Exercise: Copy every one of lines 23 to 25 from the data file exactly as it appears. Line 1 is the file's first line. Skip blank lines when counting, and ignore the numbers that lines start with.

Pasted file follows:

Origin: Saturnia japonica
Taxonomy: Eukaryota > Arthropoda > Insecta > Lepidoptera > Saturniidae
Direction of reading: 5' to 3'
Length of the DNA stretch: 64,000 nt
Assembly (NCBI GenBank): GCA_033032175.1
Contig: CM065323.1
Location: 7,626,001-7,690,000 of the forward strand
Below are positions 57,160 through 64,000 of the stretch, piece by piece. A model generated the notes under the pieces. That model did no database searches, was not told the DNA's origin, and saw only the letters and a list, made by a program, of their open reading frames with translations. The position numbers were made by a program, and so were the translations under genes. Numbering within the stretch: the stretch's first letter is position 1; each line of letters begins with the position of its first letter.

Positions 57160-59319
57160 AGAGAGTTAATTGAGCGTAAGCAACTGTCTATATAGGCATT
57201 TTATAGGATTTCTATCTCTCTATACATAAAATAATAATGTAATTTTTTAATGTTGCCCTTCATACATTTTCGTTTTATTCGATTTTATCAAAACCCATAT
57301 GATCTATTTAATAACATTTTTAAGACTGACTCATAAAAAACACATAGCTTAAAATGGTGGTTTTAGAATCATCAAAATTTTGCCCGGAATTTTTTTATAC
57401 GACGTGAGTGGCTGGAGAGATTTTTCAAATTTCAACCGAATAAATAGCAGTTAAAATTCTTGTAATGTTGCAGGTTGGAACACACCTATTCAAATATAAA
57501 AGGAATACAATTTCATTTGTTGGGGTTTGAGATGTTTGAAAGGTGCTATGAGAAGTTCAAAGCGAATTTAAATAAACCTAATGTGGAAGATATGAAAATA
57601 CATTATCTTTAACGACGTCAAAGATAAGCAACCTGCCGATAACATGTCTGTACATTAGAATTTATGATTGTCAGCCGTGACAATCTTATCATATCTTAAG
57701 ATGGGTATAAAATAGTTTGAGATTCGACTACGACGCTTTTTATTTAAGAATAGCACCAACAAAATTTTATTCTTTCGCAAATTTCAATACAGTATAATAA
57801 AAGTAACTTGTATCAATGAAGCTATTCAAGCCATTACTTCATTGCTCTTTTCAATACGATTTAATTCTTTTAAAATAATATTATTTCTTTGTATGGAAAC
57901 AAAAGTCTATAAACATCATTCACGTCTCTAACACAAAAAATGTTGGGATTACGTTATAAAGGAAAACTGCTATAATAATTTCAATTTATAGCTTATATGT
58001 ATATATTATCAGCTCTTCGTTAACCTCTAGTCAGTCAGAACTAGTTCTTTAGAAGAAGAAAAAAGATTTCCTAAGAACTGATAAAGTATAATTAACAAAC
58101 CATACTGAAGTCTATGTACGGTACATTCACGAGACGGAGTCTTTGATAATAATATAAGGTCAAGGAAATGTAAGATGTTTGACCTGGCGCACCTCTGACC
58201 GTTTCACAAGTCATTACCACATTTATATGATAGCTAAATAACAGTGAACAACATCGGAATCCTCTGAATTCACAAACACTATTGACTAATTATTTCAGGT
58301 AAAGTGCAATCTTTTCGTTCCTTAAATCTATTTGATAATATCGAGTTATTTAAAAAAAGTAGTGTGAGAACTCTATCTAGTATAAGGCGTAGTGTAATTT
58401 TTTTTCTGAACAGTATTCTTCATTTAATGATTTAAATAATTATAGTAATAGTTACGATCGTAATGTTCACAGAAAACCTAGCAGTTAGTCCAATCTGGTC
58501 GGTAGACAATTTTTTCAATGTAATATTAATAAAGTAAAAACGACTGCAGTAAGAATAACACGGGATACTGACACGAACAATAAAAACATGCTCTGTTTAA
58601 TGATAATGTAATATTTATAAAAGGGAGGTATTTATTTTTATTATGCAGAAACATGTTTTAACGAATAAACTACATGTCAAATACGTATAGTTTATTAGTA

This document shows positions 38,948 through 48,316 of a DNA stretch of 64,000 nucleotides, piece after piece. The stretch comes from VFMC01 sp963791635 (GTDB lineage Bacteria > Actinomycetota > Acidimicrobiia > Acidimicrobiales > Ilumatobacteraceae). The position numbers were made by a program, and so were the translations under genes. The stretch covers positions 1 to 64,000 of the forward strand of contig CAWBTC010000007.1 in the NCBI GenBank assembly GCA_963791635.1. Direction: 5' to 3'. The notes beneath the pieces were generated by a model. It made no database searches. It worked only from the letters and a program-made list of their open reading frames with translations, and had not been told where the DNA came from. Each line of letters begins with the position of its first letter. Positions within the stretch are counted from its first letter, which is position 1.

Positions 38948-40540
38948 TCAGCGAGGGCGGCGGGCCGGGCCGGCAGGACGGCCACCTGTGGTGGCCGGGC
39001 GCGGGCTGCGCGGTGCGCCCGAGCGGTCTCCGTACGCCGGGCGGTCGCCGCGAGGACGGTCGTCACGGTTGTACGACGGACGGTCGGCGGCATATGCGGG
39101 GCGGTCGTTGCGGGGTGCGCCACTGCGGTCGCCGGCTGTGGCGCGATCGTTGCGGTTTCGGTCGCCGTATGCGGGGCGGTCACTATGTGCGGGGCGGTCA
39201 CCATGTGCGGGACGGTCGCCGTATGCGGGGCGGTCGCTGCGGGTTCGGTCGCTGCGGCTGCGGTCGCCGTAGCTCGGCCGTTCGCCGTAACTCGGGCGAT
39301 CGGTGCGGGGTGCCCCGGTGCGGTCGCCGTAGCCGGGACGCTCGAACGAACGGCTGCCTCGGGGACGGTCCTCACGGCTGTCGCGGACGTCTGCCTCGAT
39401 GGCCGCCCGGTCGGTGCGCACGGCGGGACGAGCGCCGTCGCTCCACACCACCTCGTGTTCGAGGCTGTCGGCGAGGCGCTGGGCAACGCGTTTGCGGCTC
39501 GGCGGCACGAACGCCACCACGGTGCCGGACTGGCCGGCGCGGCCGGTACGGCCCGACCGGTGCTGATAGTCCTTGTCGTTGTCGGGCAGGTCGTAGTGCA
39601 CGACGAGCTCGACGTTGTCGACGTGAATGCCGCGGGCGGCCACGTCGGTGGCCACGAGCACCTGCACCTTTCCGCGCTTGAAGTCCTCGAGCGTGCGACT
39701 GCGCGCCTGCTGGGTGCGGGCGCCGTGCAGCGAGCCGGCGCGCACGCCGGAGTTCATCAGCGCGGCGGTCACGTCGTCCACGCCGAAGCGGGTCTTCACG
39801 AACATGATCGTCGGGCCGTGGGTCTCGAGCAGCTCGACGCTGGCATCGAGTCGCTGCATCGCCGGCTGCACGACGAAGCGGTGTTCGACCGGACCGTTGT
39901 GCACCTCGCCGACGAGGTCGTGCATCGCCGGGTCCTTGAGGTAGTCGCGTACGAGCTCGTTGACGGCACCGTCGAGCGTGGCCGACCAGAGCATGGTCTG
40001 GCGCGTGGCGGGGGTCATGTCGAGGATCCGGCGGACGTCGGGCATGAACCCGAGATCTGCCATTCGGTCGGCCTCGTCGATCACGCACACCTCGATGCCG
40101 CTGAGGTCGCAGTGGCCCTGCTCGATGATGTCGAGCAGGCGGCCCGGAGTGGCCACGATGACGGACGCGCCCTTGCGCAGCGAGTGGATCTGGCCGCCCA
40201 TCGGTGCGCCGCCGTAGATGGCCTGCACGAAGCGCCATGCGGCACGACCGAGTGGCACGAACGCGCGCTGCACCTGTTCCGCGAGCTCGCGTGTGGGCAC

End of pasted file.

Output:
58401 TTTTTCTGAACAGTATTCTTCATTTAATGATTTAAATAATTATAGTAATAGTTACGATCGTAATGTTCACAGAAAACCTAGCAGTTAGTCCAATCTGGTC
58501 GGTAGACAATTTTTTCAATGTAATATTAATAAAGTAAAAACGACTGCAGTAAGAATAACACGGGATACTGACACGAACAATAAAAACATGCTCTGTTTAA
58601 TGATAATGTAATATTTATAAAAGGGAGGTATTTATTTTTATTATGCAGAAACATGTTTTAACGAATAAACTACATGTCAAATACGTATAGTTTATTAGTA